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free forex indicator software The first was a sit-in at 716 Columbus Ave., where around 30 students from the Empowered Adjunct Community Coalition of Northeastern University gathered to emphasize the importance of raising wages for adjunct professors.
“We’re paying the same tuition for courses no matter which professor is teaching them, and we’re earning the same credits regardless of the professor,” freshman undeclared student Richard Faletto said. “The administration holds adjunct professors to the same exact standard of excellence, and thus should be paid equally as their colleagues.”
Students initially planned to gather together for a sit-in outside President Joseph E. Aoun’s office. When they weren’t allowed to go up to the office, they decided to sit downstairs in the building and protest there to get their message across. Although these students have been gaining support as they have spread awareness, they had not received much response from administrators.
“The administration has seemed to completely ignore our letter deliveries, giving us no response,” Faletto said. “This was the only option that the administration left us with.”
Eventually, after two hours of protesting, Vice President of Student Affairs Madeleine Estabrook came and told the protesting students that Aoun was out of the country and unreachable. However, she offered to meet with up to four students. The students turned down the offer.
“There’s no reason to exclude students from the meeting,” Faletto said. “Everyone should be able to participate in the meetings.”
The fact that Estabrook came down to speak was a major accomplishment for the coalition, showing that administrators are becoming more aware of the situation.
The second event Tuesday saw was a collective rally composed of students and faculty members from different universities in the Boston area. They protested to help those who cannot simply make ends meet with the current minimum wage of $9, though it will have increased to $11 in Massachusetts by July 2016.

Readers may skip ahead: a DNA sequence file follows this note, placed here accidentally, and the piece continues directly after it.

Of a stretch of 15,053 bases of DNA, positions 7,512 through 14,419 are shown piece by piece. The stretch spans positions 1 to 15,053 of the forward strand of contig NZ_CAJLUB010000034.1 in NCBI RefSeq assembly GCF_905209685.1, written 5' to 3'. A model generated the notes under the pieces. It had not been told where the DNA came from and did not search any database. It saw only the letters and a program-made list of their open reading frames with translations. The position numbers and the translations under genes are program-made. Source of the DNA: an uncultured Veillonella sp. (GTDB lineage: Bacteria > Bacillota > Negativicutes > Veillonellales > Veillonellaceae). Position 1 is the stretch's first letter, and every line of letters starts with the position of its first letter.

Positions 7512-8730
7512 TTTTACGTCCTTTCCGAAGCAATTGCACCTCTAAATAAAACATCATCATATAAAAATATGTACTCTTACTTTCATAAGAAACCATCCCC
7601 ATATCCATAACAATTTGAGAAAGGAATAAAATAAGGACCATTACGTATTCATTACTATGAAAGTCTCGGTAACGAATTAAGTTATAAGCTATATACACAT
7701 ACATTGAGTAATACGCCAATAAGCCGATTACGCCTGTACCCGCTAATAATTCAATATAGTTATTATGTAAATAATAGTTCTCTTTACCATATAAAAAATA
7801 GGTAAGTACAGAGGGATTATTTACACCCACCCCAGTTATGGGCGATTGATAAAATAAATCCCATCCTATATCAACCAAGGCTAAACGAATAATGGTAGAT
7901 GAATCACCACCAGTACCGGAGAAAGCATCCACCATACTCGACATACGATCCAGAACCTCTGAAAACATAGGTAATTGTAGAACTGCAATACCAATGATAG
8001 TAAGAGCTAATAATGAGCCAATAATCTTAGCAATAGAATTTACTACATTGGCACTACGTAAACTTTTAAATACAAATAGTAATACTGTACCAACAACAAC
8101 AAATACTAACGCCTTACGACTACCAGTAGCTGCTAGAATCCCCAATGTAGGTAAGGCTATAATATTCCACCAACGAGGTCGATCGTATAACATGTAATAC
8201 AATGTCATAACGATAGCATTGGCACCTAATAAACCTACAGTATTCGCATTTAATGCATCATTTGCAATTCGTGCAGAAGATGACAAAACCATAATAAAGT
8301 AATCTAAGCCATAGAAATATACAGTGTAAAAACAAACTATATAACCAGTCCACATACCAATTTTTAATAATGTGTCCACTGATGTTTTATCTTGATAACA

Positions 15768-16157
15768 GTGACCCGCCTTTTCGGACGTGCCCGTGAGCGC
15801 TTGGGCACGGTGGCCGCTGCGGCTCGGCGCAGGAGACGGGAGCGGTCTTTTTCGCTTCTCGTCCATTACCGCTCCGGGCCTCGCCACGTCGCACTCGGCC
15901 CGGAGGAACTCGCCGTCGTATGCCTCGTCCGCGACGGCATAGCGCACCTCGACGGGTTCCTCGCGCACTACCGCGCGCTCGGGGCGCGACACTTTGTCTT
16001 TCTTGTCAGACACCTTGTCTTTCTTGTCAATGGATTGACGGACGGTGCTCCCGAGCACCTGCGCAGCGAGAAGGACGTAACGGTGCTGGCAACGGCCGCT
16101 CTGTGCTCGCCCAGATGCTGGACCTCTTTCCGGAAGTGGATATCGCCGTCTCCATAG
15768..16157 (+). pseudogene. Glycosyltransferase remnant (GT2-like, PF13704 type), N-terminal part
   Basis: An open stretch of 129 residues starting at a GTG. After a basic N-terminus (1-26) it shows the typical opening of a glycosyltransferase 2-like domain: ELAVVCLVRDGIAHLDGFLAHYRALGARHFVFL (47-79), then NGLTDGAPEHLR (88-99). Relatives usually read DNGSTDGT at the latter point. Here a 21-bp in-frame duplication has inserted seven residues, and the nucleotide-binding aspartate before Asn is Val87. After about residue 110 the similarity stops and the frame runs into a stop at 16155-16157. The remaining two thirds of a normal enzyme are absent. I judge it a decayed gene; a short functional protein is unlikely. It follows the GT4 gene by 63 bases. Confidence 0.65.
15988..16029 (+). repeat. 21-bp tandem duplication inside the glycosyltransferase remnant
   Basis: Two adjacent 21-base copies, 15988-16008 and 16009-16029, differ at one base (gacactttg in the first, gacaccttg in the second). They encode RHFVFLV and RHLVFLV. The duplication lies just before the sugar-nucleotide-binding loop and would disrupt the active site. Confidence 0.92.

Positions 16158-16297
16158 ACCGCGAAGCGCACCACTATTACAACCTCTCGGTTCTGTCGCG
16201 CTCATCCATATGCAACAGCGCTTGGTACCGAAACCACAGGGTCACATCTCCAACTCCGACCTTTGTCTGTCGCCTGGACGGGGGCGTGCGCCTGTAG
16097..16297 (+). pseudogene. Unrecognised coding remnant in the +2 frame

“People must choose to either pay rent or feed their families,” sophomore health sciences major Evan Jacobson said over a text to The News. “There are a lot of people in perpetuated cycles of poverty, and this negates the American Dream.”
Those most affected by the low minimum wage are middle-aged workers of color, illustrating that racial injustice is tied to economic inequality, according to Jacobson.
“Increasing the minimum wage and job stability is a step towards fighting systems of oppression that work against people of color in this country,” Jacobson said.
The majority of Northeastern students voted in a referendum last week that the minimum wage should be increased to $15 for all campus employees. However, that doesn’t mean that the administration will support the majority and increase the wage.
“When the administration doesn’t take the popular student vote into account, it tells us that administrators have other priorities that are not in line with those of the student body, staff and adjunct faculty that make up the heart and soul of this institution,” Jacobson said.
Cities like San Francisco and Seattle have passed a law that allows the minimum wage to increase by $1 each year. Tuesday’s rally, organized by the Service Employees International Union, represented an effort to bring that law to Boston. Although the movement was held nationally held on April 15, the city of Boston rallied a day earlier out of respect for the two-year anniversary of the Boston Marathon Bombing.
“I’ve been to a lot of rallies, and this was a huge one,” senior anthropology major Sean Hansen said. “It was a great feeling. At one point, I was able to get up above the crowd, and I looked back and I couldn’t see the end.”
While there has not been any official response regarding the sit-in and rally, these events are raising a great deal of awareness.
“I believe that by all of these campaigns getting more awareness, students will be able to make tangible demands that will be difficult to ignore,” Faletto said.